“In many regions, the state has failed to provide basic services required for a good life today,” he added. “The state’s conduct is not fair, which leads some to say Islamabad considers Balochistan a conquered territory.”
Sajdi, who has spent his professional life reporting on Balochistan, says people feel alienated. “There is a feeling here that the state does not consider Balochistan’s residents as equal citizens who are entitled to the same treatment as the residents of Punjab,” he added, citing a longstanding grievance of Baluch ethnonationalists that accuses the rich eastern province of exploitation because of its larger population, better economy, and monopoly of national institutions such as the armed forces, parliament, and the judiciary.
Lawmaker Anwar ul Haq Kakar, a leader of the ruling Balochistan Awami Party, however, says fatigue is setting in within the insurgency. “They are finished. Whatever is left of the insurgency exists because of support from India,” he said, repeating a government line that sees regional archrival India behind militancy in the country. New Delhi rejects aiding Baluch separatists beyond occasionally calling out human rights violations in the region.
Kakar rejects the notion of large-scale rights violations in Balochistan and says the Pakistani constitution requires its security forces to tackle internal security threats including groups engaged in violent campaigns.
“The government of Pakistan is tasked with protecting all its citizens,” he said. “Whatever it does to achieve that is constitutional, legal, and moral.”
He disputes claims by Baluch activists who cite thousands of victims of enforced disappearances. He says repeated government efforts to establish the identity of alleged victims of forced disappearances amounted to nothing. “This is a battle of narratives, so everyone will push their own version,” he said, adding that most of the alleged human rights abuses in the region are propaganda.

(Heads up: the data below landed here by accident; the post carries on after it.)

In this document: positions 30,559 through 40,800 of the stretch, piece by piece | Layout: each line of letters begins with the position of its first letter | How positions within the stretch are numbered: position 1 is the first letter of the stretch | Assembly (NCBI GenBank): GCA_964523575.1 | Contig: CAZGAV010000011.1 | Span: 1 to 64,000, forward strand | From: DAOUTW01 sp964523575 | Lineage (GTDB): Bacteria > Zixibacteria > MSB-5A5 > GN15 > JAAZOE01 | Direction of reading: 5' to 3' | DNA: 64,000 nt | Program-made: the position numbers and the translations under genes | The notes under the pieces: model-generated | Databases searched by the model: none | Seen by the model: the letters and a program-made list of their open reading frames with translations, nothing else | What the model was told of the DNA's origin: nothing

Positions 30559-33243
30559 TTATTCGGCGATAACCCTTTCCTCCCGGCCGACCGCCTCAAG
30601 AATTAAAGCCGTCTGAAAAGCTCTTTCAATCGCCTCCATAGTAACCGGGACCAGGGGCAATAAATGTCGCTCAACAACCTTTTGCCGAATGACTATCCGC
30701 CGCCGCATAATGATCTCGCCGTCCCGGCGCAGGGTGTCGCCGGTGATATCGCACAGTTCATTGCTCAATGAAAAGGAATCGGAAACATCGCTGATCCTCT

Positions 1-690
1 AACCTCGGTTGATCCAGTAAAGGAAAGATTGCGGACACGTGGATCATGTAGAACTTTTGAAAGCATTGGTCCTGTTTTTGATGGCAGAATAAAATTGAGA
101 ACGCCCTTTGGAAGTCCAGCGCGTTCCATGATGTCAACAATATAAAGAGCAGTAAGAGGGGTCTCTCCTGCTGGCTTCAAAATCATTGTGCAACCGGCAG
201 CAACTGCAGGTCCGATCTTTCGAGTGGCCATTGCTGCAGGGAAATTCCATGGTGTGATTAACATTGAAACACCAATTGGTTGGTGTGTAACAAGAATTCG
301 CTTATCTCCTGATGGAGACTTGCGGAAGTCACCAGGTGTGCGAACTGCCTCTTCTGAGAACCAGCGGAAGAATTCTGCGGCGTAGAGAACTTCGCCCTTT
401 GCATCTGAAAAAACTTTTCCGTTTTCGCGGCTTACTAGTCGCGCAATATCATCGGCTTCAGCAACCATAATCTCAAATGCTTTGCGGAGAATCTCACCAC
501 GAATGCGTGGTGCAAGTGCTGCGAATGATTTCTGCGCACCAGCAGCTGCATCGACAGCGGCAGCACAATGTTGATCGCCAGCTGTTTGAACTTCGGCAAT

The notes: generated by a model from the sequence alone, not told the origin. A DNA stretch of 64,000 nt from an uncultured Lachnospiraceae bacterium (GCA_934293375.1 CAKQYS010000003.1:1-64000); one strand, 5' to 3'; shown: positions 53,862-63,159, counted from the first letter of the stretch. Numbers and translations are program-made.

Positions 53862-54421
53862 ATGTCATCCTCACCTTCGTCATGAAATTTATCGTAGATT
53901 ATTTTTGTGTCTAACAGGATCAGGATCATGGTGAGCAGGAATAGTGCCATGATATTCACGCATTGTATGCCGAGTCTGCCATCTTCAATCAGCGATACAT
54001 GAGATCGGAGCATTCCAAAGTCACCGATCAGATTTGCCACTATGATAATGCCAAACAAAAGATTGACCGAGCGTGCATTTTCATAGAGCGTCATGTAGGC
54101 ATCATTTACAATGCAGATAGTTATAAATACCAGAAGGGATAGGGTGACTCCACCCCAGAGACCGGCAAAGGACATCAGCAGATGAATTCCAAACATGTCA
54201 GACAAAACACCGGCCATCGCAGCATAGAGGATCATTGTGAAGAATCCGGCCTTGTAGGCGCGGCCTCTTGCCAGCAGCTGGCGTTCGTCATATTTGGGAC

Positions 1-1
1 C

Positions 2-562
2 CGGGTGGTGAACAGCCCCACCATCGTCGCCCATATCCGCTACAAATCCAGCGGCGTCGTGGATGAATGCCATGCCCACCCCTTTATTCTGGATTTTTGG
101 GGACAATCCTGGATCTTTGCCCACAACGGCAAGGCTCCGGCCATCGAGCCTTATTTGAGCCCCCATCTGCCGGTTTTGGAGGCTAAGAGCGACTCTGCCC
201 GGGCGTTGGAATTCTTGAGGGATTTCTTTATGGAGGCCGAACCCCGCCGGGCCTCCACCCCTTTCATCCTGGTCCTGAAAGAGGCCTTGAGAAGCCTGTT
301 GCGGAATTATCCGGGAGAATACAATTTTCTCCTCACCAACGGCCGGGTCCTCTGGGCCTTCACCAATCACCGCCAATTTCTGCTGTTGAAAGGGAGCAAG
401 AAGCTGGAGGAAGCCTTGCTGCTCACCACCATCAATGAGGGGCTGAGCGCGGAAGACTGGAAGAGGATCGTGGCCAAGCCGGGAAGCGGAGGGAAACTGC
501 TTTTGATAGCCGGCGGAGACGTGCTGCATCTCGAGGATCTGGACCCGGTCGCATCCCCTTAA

When officials attempt to map the family trees of tens of thousands of alleged Baluch victims, Kakar says, their relatives often lack valid IDs or simply refuse to cooperate out of fear.
“It is strange that they are not afraid to talk to international radios, the Washington Post, or even inside the various houses of the parliament,” he said. “But when we ask them to provide data under the mechanism established by the UN commission for enforced disappearances, they begin making excuses and cite fear in resisting to give data so that their claims can be investigated to meet their logical end.”
Criminalizing Forced Disappearances
Shireen Mazari, Pakistan’s human rights minister, has a different take. She wants to reform the government commission tasked with tracing victims of forced disappearances and hopes to end the practice. “We want to move a bill [in the parliament] so that we can make a law criminalizing forced disappearances,” she told Naya Daur, a Pakistani news website. “When we will have the law, we will be able to punish those responsible for forced disappearances.”
In Islamabad, Haseeba Qambrani, a Baluch activist, is determined to keep campaigning for her brother and cousin, who disappeared last year. “We are all victims of this oppression and cruelty, so let’s all unite in fighting it,” she told a protest camp outside the parliament building on February 16. “If my brothers committed any crimes, please bring them before a court of law because we recognize this country, its constitution, and laws.”
But in a sign of how some in Pakistan’s corridors of power view the issue, Fawad Chaudhry, Pakistan’s science and technology minister, was sharply rebuked on social media for his remarks about the Baluch protest.
“These mothers can protest in Punjab and yet no one will shoot them after looking at their ID cards,” he tweeted on February 17. “But what can we do about the sorrow of those mothers whose sons are shot in Balochistan just because they are Punjabi?” he added in reference to the hundreds of Punjabi laborers and professional whose murders have been claimed by Baluch separatists since the first large military offensive unrolled in 2004. “Just speak about atrocities everywhere and say you know that the color of Punjabi blood is red, too.”
For many Pakistanis, such statements by a senior government official do not inspire confidence in Islamabad’s ability to resolve Balochistan’s complex issues. “If you cannot resolve their problems, please stop rubbing salt in their wounds,” opposition leader Maryam Nawaz said in response to Chaudhry’s comments while visiting the Baluch protest camp on February 17.